Health professionals and getting advice

It is important for those contemplating exercising for the first time to make sure you seek advice if you have second thoughts or concerns about your ability. There are a number of health professionals you can access as well as your main GP. This is more relevant if you have a known medical disease. If you consider yourself fit, and you exercise regularly, then keep at it. However, if your health changes then you should take professional advice. Here are a few conditions that might guide you.

  • shortness of breath
  • overweight
  • uncontrolled diabetes
  • thyroid problems
  • kidney disease

This list is far from complete and may include cancer therapy, skin conditions, and blood-related problems such as clotting. If you take medication for medical problems perhaps seek advice about exercising. Today and certainly in the wake of Covid-19 exercise and weight loss can make a difference to your chances of fighting infections. GPs are now prescribing fitness centres more and more to reduce dependency on medication. For a little more detail you can go to my article entitled Am I fit to Use the Gym.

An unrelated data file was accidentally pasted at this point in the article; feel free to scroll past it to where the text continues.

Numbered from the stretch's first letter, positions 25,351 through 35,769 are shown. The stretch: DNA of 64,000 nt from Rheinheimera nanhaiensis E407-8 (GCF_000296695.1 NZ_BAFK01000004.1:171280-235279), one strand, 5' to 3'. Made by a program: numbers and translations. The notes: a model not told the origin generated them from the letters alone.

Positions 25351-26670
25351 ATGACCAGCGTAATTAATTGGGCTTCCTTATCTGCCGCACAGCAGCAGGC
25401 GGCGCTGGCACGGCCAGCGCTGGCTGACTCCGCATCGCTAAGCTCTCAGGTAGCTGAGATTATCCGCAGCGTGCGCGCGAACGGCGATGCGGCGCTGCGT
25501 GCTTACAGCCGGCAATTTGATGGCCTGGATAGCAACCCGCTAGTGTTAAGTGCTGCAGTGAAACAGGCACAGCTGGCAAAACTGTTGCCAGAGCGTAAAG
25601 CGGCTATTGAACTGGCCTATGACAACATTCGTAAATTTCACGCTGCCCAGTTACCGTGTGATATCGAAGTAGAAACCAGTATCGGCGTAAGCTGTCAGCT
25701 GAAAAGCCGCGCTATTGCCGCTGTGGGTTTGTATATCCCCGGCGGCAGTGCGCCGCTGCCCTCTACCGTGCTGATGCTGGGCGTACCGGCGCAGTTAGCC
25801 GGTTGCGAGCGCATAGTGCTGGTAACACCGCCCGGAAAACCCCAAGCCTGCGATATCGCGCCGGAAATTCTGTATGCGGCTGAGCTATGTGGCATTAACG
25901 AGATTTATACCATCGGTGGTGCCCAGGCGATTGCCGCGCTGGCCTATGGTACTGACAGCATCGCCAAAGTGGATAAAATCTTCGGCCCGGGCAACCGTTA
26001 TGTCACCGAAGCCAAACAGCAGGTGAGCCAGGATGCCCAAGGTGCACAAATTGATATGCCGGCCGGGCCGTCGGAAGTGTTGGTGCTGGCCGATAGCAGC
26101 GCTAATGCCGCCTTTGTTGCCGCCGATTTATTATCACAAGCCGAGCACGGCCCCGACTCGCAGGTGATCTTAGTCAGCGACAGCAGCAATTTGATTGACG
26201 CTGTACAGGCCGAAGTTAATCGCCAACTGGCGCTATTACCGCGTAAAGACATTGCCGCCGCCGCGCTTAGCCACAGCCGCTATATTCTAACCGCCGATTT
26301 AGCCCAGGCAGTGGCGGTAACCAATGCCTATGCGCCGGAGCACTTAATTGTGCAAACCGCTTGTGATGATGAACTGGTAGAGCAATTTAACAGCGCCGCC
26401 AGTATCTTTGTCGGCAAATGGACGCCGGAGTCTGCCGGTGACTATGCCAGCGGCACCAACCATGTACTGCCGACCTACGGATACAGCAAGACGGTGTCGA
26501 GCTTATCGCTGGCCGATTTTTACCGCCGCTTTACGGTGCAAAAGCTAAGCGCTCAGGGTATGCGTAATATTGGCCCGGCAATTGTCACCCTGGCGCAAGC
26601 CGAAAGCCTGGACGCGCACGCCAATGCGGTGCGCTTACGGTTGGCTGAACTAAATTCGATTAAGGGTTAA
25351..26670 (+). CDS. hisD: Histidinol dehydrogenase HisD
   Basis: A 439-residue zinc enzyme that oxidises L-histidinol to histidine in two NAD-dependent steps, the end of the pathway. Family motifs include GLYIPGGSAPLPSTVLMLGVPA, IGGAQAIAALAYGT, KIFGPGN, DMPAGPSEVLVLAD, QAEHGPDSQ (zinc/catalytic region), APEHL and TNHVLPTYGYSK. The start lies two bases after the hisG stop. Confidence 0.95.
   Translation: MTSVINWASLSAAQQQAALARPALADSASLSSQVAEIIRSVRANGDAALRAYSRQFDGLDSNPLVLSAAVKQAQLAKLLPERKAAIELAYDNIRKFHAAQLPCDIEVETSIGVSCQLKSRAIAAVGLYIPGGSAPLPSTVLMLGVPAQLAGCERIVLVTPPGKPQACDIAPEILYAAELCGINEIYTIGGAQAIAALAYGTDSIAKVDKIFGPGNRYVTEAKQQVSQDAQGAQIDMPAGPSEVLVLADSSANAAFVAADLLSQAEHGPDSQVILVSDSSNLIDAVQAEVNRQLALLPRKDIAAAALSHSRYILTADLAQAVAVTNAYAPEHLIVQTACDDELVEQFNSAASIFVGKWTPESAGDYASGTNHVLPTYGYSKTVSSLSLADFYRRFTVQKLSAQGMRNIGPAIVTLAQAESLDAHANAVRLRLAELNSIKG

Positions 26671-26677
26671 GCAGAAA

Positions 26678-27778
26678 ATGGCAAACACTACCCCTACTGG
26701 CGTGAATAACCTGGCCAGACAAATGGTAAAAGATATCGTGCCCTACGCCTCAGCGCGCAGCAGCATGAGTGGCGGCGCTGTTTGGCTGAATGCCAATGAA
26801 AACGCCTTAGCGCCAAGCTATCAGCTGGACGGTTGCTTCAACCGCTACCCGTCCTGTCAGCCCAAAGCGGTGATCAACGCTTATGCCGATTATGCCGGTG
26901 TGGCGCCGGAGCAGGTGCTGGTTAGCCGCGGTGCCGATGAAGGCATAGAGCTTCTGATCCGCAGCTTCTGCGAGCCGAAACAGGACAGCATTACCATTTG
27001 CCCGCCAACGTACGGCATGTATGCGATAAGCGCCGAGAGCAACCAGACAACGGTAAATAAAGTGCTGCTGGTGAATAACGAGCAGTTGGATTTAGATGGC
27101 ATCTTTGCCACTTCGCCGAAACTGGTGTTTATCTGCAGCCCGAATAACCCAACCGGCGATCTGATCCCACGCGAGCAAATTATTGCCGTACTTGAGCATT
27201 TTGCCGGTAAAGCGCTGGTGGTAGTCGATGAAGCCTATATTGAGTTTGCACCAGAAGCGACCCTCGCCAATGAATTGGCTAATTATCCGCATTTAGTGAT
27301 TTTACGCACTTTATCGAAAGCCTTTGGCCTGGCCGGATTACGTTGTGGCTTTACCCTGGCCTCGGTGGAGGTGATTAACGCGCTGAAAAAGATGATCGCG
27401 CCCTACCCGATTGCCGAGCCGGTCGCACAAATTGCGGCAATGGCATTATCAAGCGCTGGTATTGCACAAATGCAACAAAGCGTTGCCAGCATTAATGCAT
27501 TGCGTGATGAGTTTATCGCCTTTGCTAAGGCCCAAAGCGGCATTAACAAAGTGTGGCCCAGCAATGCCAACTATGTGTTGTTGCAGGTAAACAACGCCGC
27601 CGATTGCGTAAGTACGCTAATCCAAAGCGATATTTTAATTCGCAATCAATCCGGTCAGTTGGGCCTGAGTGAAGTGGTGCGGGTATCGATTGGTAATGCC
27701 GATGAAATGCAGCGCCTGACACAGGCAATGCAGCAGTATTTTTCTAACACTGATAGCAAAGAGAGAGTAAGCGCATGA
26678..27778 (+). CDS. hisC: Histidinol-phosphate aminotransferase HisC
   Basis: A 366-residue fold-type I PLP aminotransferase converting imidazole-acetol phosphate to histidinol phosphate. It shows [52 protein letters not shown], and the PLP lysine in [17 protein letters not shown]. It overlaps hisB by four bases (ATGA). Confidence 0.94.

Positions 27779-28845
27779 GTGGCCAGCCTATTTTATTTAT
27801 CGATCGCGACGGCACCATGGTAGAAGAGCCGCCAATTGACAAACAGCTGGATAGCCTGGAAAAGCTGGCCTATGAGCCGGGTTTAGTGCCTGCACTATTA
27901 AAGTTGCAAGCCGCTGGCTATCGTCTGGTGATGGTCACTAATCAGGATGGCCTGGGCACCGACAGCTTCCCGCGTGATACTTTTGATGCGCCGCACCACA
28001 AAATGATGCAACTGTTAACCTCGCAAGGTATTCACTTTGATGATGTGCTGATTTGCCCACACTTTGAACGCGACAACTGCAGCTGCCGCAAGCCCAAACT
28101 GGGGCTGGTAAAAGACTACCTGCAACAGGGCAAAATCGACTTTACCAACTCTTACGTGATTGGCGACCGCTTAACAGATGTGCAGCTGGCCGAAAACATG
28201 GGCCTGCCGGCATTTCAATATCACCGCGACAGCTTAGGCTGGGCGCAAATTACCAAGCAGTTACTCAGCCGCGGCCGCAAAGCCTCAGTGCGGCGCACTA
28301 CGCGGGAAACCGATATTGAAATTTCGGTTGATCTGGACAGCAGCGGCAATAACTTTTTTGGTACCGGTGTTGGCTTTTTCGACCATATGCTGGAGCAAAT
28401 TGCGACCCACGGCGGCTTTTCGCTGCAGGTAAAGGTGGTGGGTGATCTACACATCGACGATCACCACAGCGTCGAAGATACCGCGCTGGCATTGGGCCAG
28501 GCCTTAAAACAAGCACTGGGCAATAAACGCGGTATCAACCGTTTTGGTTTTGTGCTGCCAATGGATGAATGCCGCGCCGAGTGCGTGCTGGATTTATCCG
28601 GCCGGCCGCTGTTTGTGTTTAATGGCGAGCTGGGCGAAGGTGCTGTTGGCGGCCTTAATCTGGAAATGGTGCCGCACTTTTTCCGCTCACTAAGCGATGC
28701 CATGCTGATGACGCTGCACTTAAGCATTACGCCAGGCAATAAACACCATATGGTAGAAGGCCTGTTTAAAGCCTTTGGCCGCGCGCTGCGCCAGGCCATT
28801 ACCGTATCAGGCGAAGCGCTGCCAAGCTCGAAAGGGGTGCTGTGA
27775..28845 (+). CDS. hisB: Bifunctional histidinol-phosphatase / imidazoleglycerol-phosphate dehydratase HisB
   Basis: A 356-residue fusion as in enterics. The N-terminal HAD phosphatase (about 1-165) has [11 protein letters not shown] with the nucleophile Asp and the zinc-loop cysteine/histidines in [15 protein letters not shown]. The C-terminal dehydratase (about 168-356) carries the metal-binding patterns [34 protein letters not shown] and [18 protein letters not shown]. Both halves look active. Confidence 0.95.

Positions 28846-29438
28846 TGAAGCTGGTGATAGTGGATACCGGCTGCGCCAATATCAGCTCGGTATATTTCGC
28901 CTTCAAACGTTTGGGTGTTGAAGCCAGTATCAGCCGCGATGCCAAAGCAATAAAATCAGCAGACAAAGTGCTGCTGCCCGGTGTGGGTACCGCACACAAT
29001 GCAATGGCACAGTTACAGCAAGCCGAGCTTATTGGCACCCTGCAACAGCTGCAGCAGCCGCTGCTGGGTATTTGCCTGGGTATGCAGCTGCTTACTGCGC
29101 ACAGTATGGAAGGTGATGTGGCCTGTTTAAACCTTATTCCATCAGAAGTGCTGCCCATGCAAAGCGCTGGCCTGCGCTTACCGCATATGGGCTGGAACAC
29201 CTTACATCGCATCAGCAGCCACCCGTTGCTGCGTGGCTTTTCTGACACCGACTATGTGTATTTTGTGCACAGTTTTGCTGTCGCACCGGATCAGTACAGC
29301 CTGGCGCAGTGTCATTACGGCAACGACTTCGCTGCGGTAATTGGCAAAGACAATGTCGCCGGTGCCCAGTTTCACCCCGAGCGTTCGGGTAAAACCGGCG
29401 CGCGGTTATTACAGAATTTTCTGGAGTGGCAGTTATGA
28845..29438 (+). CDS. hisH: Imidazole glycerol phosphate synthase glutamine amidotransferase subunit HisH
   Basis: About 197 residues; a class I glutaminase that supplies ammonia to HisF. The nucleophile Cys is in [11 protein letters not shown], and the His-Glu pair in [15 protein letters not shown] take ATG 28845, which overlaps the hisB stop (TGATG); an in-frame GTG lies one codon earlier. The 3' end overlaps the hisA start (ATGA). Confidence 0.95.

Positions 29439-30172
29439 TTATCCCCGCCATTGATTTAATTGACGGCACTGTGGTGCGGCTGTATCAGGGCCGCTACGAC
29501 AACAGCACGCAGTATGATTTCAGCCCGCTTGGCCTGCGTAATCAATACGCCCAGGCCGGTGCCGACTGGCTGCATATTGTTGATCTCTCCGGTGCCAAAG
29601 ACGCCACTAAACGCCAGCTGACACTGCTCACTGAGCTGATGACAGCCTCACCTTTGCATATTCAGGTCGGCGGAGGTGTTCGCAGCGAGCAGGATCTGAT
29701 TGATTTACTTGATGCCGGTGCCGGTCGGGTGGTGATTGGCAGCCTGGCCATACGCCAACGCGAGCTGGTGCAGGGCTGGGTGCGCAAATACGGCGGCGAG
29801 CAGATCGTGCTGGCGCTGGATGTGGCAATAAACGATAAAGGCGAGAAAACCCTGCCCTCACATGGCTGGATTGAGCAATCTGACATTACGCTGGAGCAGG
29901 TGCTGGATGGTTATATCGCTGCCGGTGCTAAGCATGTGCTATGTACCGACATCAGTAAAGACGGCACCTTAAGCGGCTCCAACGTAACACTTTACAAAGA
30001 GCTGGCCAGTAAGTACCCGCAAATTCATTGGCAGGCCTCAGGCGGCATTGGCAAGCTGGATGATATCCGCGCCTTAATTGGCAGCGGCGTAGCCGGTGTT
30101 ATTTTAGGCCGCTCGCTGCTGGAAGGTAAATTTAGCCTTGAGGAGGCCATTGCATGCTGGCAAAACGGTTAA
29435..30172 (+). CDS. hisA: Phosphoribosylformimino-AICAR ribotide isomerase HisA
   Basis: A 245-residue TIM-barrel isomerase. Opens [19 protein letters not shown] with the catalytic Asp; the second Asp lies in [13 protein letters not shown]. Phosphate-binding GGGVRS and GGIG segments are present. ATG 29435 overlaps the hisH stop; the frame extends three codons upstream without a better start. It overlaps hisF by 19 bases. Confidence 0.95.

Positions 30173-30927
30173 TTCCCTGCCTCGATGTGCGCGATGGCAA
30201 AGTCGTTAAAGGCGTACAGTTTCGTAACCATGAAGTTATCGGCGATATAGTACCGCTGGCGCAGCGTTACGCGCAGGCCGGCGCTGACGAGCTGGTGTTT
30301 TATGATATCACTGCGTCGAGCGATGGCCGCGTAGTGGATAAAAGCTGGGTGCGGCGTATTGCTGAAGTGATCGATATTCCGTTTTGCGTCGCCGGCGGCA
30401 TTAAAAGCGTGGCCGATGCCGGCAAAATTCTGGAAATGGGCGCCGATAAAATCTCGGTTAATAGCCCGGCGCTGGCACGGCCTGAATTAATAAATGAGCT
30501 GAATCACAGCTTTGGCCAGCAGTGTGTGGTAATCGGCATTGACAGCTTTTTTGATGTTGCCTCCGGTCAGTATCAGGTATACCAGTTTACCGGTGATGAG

Health professionals ideally belong to regulated professions

a wide range of registered professionals can advise on fitness 

The advice can come from a number of professionals dedicated to health. All healthcare professionals should be registered. Regulators are often known as Councils. The doctor’s regulator is the General Medical Council (GMC) but there are other Councils.

Those that look after my profession (podiatry) and physiotherapists are formed from the Health Care Professions Council (HCPC).  A broad list of different professions is covered under the HCPC. This is where you will find me registered. Nurses are covered by the Nurses and Midwifery Council (NMC).


Professionals are all trained with some level of medicinal knowledge. Many can undertake measurements such as blood pressure. The diagnosis of a medical condition however is usually delivered by a medically trained and qualified doctor.  Any health professional can suggest a diagnosis but formal confirmation is more often provided after appropriate tests and examination. 

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Thanks for reading ‘The Health Professional and Getting Advice’ by David R Tollafield

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Published by Busypencilcase Communications Est. 2015 for ConsultingFootPain

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